If you group, say, Neal Stephenson in this category, then that seems a tad disingenuous to me. I don't know too many SF authors who give extensive appendices in some of their works where they discuss the mathematics and arguments featured in their novel(s). Now, Stephenson does have a problem writing denouements, but many of his books are still great fun, and very imaginative. Many SF authors who write, or attempt to write, very hard SF have extensive science background themselves, so again, I think it's a little unfair to say that they don't try to take care of basic facts.

Also, the point of some science fiction novels is to sometimes examine ideas that may contradict established theory/observation, to push boundaries to what may seem far-fetched and implausible scenarios, and sometimes to move into realms where understanding is practically zilch (that fuzzy area where science, pseudoscience and 'magic' can coexist). That's what makes it so much fun, and that's why they are all flights of the imagination, as much so as in fantasy. Otherwise, one might as well stick to actual, non-fiction science books.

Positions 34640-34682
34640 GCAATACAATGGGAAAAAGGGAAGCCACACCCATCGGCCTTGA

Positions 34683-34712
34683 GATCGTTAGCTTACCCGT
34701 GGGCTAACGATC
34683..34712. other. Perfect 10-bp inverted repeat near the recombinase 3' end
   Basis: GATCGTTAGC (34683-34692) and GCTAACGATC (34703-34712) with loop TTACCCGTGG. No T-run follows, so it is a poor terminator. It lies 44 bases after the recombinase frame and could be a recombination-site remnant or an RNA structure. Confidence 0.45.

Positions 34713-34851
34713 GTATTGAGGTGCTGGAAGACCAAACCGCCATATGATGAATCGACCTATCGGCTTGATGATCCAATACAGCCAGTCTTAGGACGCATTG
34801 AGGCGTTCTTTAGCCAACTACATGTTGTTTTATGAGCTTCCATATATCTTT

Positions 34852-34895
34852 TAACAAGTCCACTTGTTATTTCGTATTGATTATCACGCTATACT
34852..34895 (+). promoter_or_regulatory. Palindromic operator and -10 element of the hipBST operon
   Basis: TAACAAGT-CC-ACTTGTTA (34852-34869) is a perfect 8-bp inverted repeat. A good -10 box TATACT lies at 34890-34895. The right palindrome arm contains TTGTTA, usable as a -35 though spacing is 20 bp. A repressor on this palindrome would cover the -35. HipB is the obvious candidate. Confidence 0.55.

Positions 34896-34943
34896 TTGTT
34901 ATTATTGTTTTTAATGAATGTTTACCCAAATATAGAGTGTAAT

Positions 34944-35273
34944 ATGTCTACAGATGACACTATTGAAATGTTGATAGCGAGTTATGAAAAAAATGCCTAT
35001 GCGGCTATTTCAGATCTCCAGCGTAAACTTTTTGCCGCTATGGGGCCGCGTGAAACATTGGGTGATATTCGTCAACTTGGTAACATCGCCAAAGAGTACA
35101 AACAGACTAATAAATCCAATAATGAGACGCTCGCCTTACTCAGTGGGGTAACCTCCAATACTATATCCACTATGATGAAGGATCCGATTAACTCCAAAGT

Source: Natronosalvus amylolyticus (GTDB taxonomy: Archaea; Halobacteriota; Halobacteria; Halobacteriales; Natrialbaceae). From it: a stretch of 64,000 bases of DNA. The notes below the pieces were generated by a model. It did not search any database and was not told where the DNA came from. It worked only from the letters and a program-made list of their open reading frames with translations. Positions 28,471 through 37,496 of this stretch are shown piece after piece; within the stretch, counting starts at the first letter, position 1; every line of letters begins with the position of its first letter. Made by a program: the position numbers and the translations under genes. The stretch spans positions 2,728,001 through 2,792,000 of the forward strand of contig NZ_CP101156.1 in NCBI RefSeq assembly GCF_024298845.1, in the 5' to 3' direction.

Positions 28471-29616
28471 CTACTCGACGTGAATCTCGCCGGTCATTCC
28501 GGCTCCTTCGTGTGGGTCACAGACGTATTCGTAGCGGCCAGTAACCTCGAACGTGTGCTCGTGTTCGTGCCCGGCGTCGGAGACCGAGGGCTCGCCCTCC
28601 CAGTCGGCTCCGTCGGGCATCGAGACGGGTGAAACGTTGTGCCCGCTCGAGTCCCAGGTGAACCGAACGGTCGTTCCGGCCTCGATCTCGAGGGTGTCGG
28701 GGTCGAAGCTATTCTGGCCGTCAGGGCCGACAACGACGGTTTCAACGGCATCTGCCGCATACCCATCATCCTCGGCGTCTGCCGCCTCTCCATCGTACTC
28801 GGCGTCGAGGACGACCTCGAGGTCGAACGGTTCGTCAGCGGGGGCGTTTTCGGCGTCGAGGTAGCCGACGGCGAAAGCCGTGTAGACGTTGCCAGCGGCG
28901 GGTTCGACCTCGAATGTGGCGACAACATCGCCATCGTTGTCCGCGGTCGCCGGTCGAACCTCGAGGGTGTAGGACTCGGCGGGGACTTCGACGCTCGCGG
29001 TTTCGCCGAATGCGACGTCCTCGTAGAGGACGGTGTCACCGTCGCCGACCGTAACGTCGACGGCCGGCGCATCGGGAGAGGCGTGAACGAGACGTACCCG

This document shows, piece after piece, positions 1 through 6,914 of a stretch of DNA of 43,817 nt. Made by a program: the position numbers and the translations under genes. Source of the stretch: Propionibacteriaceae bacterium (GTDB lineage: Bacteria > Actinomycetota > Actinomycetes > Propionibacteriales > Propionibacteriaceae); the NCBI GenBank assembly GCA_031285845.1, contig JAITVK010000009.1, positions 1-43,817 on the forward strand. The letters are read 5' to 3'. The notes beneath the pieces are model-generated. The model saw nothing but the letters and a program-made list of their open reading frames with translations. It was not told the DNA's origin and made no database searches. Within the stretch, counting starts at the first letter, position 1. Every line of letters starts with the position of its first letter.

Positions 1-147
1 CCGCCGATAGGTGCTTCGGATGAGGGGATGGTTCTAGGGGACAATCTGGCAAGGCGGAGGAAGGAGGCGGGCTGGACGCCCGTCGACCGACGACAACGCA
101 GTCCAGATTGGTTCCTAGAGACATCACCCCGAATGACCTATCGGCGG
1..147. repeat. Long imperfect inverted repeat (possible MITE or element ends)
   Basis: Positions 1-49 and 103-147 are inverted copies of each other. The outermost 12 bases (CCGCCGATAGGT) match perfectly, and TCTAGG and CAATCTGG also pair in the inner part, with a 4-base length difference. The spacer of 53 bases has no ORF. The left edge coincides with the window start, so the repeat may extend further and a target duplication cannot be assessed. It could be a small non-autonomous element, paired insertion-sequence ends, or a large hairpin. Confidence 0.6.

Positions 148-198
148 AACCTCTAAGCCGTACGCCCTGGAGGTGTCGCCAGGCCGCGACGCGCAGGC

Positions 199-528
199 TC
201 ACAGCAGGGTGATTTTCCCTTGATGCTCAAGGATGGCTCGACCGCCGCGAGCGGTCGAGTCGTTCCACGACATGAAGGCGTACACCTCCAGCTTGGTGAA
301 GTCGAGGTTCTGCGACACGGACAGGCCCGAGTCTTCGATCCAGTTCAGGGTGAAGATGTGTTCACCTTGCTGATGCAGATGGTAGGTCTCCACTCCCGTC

Edit: @Alucard, the bar for good, hard SF is set insanely high, so those authors attempting it should tread carefully, and have their shit together. Still, I'm prone to forgiving minor faults in favour of story, because it's impossible for it to be always a hundred percent perfect.
 
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Sneaky Burrito

Crazy Cat Lady
Staff member
#15

Derk of Derkholm

Journeyed there and back again
#17
I understand your points.

Guess everybody does have his/her own pet peeves, depending on how much you understand about some particular science. I, for instance, would not think twice about the doboon (or badog?), but when I read Dan Brown's "Digital fortress" (supposedly a fiction book, not even "science fiction") which was about a new kind of computer algorithm and security cypher program, I could not read a single page without exclaiming "Seriously??? WTF!!!" a few times.

And I am not even a true developer, simply a humble IT manager...

Best regards,
Andy